• How to match an exact string and the end of a string — As said above, regular expressions pattern will match anywhere within the string. But what if you want to block only a single image from a server? Or if you want to match only if your pattern is at the end of the string? For these cases, use "^" and "$". "^" means "the beginning of the string", "$" means "the end of the string". If you wanted to block "some.host.com/ad.gif", you could use "^http://some\.host\.com/ad\.gif$". If you want to block flash, you'll need to block all URLs that end with ".swf", so "\.swf$" is the pattern of choice.
  • A char not followed by a special character means: This char, exactly once. — This might seem obvious: An "a" means an "a". But the key term is "not followed by a special character". Those special characters can change everything—see below.
  • "." means: Any char, exactly once. — "..." will match "aaa", "abc", "xyz", " " (three spaces) and so on. But remember: It will match anywhere within the string, so it won't match only if the string is shorter than three characters! If you wanted exactly three characters, you could use "^...$".
  • "*" means: The char before, 0 or more times. — "a*" will match "a", "aa", "aaaaaa", and even "" (zero times, too!), but not "b"—anywhere inside the string. So "abc*" will match "This string contains abc.", "The chars ab are part of this string.", or "abccccccccc doesn't make much sense." This is often used with "."—".*" means "any char, 0 or more times".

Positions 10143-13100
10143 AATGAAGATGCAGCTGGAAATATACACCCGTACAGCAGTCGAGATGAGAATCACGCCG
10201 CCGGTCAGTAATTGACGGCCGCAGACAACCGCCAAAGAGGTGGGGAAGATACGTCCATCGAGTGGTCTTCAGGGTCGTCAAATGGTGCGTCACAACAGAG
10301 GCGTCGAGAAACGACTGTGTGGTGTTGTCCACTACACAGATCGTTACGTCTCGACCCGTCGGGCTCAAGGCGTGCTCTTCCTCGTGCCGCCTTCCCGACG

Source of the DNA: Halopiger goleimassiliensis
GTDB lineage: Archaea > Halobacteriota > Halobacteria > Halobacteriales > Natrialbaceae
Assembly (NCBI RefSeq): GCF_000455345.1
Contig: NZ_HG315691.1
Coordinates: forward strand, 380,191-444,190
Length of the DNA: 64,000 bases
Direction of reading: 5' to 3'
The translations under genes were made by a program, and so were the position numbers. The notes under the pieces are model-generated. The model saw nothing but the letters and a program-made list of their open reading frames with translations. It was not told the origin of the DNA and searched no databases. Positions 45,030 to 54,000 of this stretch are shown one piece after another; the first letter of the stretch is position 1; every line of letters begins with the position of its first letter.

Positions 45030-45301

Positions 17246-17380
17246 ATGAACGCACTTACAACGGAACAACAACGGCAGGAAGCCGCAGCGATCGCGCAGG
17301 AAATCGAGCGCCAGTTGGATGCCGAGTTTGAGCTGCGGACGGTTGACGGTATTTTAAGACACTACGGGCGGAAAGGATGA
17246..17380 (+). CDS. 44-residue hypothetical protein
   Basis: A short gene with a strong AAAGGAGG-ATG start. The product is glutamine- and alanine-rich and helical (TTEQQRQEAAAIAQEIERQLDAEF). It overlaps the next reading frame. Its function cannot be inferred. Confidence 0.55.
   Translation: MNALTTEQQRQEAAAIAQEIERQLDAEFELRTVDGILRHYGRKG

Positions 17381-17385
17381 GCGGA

• "+" means: The char before, 1 or more times. — Same as above, but the char before has to be there at least once.
  • "?" means: The char before, 0 or 1 time. — "hell?o" will match "hello" and "helo" anywhere inside the string. "htm.?$" will match "htm", "html", "htmx", or "htmu" at the end of the string.
  • Character groups — Now what if you want to match ... say "flash" and "flesh", but nothing else, like "flosh", "flush", or "flxsh"? Regular expressions give you character groups for that. Just put the chars you look for into square brackets. "[abc]" means: An "a", a "b" or a "c", exactly once. In this example, you could use "fl[ae]sh" as your pattern. Of course, this can be combined with all the special characters. But beware: "[abc]*" doesn't only match "aaaaaaaa", "bbbb", and "c", but also "acbabacabacab". But always remember: We match anywhere within the string. "[abc]*" will thus match "kjngkjbfgkjnadkfjn", as there is an "a" in the string. Furthermore, it will even match "kjngkjngtkjrt" where there is no [abc]—"*" says "0 or more times"! "[abc]" or "[abc]+" won't match that string, though, obviously.
  • "Negative" character groups — Often, it's more convenient to say which chars you don't want rather than which you want. If the first character after the opening bracket is a "^", it means "not". So "[^ab]" means "one char, but not 'a' or 'b'". I use this in my ad blocking settings: I have a line that catches at least 70% of the ads shown: It is "/ad[^dm]". Before you read on: Can you tell what it does? Yes, it blocks any URL that has "/ad" somwhere inside, but not followed by a "d" or an "m"—we don't want to block "/additional" stuff or "/admin" pages.

So.

This is a first step into regular expressions. Yes, they are complicated, but they are also extremely powerful. There are more options than what I described here, but I think this is by far enough for ad blocking. :-)

I hope you can use these explanations.

Last edited by zottel; 2006-11-03 at 05:35 PM..